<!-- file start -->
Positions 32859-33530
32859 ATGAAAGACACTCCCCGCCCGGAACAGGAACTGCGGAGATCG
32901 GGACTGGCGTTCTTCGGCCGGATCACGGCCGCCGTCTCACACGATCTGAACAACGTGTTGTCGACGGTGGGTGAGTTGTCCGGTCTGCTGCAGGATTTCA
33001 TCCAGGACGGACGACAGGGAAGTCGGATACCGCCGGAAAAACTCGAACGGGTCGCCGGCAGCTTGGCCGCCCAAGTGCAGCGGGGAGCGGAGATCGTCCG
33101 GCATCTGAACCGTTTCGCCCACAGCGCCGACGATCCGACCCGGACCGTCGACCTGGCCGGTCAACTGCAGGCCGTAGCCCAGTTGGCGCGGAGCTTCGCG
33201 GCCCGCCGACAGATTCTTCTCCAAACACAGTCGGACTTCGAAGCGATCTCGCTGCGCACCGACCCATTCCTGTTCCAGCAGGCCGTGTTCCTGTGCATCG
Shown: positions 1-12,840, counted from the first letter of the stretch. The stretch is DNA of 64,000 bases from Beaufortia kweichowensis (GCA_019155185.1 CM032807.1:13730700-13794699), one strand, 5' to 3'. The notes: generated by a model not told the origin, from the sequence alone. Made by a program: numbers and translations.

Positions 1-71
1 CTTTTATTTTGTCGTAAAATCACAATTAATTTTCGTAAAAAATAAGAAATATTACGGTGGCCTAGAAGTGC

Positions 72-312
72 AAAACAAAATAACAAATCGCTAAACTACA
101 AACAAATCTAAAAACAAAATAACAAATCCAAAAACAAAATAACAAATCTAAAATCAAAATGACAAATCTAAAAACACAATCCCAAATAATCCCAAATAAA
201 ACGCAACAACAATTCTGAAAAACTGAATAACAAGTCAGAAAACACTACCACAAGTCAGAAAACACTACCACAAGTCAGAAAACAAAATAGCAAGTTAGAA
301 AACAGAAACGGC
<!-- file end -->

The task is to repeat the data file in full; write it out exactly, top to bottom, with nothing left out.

Positions 32859-33530
32859 ATGAAAGACACTCCCCGCCCGGAACAGGAACTGCGGAGATCG
32901 GGACTGGCGTTCTTCGGCCGGATCACGGCCGCCGTCTCACACGATCTGAACAACGTGTTGTCGACGGTGGGTGAGTTGTCCGGTCTGCTGCAGGATTTCA
33001 TCCAGGACGGACGACAGGGAAGTCGGATACCGCCGGAAAAACTCGAACGGGTCGCCGGCAGCTTGGCCGCCCAAGTGCAGCGGGGAGCGGAGATCGTCCG
33101 GCATCTGAACCGTTTCGCCCACAGCGCCGACGATCCGACCCGGACCGTCGACCTGGCCGGTCAACTGCAGGCCGTAGCCCAGTTGGCGCGGAGCTTCGCG
33201 GCCCGCCGACAGATTCTTCTCCAAACACAGTCGGACTTCGAAGCGATCTCGCTGCGCACCGACCCATTCCTGTTCCAGCAGGCCGTGTTCCTGTGCATCG
Shown: positions 1-12,840, counted from the first letter of the stretch. The stretch is DNA of 64,000 bases from Beaufortia kweichowensis (GCA_019155185.1 CM032807.1:13730700-13794699), one strand, 5' to 3'. The notes: generated by a model not told the origin, from the sequence alone. Made by a program: numbers and translations.

Positions 1-71
1 CTTTTATTTTGTCGTAAAATCACAATTAATTTTCGTAAAAAATAAGAAATATTACGGTGGCCTAGAAGTGC

Positions 72-312
72 AAAACAAAATAACAAATCGCTAAACTACA
101 AACAAATCTAAAAACAAAATAACAAATCCAAAAACAAAATAACAAATCTAAAATCAAAATGACAAATCTAAAAACACAATCCCAAATAATCCCAAATAAA
201 ACGCAACAACAATTCTGAAAAACTGAATAACAAGTCAGAAAACACTACCACAAGTCAGAAAACACTACCACAAGTCAGAAAACAAAATAGCAAGTTAGAA
301 AACAGAAACGGC